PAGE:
Photo courtesy of Georgia Pressley/The Chautauquan Daily.
I asked the 2,000 folks in the Chautauqua amphitheater on the Fourth of July to raise their hands if they were right of center.
And then I asked them to keep their hands up if they believed that climate change is real, that it’s human-caused and that we can solve it.
At the end of that series of questions, I asked those who had their hands up still to keep them up so that I could come kiss each one of them. “You are our people at republicEn.org!” I declared.
At dinner that night at Chautauqua’s Athenaeum Hotel, a woman presented herself and said, “I’m here to collect my kiss!” She and her husband are from Alabama. They’re conservatives; they know climate change is real; they know it’s human-caused; and they believe that free enterprise innovation can solve the problem.
I gave her a COVID-safe side hug.
The Alabama couple told me that they were glad that I’d asked them to self-identify as conservatives because, as the husband said, “We need fellow Chautauquans to know that there are conservatives here and that we care.”
The Alabama couple knew that in the grace-filled, faith-welcoming, consensus-building atmosphere of Chautauqua it’s OK to out oneself as conservative. I had closed my presentation that morning with a plea for those who had identified as left of center to continue welcoming people like me—people who have come around on climate. I also asked them to urge their friends on the left not to make the perfect the enemy of the good; not to expect climate legislation to right every wrong of this fallen world; and not to confuse efforts at the federal level to get a worldwide price on carbon dioxide with local efforts to address zoning and siting decisions that drive environmental injustices.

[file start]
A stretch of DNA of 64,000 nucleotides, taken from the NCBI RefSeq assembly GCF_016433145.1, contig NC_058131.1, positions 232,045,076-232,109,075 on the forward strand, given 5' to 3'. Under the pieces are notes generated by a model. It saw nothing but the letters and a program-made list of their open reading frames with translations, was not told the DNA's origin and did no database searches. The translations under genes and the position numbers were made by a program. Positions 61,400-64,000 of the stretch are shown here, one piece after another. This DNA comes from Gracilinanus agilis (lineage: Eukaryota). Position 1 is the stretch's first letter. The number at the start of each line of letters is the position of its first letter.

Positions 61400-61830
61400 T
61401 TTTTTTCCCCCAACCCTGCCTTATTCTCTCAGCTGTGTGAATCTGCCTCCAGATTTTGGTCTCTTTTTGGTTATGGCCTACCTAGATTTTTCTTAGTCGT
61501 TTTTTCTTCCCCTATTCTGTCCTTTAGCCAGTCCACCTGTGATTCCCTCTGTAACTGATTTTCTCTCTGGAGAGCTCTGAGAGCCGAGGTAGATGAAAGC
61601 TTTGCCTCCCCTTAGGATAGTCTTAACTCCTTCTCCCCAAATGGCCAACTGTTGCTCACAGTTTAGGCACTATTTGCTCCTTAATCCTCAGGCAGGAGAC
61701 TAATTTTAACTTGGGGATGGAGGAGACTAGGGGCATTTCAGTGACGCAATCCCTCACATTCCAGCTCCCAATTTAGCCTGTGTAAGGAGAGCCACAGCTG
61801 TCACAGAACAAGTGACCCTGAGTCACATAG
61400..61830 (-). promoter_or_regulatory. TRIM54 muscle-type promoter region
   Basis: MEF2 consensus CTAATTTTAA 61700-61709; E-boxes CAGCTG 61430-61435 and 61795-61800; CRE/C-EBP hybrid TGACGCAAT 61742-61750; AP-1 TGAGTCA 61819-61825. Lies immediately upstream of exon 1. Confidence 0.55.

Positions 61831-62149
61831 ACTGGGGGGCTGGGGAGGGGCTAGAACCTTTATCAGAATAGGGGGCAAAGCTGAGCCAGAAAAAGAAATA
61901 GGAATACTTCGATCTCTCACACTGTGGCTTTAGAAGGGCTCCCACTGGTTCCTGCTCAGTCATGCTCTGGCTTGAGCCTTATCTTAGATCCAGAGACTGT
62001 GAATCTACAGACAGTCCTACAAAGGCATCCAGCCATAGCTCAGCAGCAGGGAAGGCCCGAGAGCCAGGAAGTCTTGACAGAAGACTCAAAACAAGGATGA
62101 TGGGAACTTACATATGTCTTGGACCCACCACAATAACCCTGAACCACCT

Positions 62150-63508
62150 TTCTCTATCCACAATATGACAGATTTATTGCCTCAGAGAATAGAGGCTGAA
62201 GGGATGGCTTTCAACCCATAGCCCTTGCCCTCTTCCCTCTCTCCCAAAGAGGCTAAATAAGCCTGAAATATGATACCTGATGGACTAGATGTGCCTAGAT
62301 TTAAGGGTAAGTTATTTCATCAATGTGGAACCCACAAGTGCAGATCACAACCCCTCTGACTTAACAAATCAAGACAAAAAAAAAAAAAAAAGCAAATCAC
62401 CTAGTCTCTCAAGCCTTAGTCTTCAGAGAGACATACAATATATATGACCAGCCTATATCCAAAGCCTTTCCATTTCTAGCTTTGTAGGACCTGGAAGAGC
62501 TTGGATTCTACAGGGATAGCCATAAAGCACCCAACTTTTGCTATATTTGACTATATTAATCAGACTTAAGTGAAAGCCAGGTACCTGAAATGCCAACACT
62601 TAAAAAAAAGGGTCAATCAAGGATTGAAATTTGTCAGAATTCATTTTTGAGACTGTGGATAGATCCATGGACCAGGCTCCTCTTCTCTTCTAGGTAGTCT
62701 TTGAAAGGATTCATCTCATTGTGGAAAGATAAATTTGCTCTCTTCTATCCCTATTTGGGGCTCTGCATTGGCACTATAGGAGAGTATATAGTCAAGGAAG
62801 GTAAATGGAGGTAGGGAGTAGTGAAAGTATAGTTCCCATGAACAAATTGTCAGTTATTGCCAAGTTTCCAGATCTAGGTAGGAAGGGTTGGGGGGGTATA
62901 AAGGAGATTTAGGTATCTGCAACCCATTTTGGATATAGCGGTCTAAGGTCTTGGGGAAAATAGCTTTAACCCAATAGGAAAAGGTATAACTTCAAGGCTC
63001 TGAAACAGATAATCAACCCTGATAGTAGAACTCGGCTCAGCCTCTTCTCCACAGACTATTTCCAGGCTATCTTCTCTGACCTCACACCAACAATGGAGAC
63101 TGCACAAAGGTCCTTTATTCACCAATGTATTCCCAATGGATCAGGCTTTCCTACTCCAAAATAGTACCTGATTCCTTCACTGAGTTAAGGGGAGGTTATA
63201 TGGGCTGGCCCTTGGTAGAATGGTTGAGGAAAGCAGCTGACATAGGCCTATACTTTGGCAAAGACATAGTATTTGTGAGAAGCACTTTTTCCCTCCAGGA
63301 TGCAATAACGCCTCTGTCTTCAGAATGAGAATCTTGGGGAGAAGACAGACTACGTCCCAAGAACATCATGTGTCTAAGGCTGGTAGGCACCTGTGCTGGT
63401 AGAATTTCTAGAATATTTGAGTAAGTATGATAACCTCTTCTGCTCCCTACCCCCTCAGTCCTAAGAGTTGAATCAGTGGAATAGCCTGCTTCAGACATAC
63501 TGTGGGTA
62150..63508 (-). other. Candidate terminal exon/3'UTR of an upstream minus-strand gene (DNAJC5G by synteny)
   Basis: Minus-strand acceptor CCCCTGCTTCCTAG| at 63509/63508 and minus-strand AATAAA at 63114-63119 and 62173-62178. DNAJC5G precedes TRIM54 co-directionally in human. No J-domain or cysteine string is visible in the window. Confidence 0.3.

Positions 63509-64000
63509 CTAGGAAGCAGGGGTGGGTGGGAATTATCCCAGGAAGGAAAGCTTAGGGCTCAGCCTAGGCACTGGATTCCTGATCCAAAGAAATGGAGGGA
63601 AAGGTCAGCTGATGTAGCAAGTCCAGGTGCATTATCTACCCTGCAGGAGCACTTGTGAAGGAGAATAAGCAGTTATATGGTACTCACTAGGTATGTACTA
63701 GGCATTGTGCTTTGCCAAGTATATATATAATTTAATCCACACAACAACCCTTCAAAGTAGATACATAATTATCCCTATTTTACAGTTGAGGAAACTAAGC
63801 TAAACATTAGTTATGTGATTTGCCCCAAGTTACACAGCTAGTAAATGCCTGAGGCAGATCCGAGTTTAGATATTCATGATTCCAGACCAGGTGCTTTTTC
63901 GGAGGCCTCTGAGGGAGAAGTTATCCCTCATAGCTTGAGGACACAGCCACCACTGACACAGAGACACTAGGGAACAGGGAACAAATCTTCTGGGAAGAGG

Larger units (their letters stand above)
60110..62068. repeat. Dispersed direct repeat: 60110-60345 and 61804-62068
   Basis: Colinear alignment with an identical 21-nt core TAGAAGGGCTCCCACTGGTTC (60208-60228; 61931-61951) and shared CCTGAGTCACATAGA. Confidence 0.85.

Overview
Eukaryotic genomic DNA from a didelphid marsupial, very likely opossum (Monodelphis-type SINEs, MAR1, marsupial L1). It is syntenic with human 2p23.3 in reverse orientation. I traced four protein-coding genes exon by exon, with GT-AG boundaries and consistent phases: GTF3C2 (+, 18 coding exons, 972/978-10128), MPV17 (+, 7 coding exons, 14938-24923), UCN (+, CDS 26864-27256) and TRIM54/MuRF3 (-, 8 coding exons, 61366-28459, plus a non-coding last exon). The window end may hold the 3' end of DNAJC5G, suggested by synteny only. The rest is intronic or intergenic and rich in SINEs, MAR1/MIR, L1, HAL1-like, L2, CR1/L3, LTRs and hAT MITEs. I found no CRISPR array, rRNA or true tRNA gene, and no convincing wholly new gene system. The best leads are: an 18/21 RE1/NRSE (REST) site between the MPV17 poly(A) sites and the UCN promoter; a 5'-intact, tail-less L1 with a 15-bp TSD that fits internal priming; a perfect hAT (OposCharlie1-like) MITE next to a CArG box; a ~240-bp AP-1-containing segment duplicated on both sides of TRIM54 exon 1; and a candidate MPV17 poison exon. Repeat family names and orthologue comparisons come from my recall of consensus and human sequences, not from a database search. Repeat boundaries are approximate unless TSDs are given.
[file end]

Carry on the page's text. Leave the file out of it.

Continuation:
Events like these are important. Important to our work as important as they are to the community of EcoRighters who need to know they aren’t alone.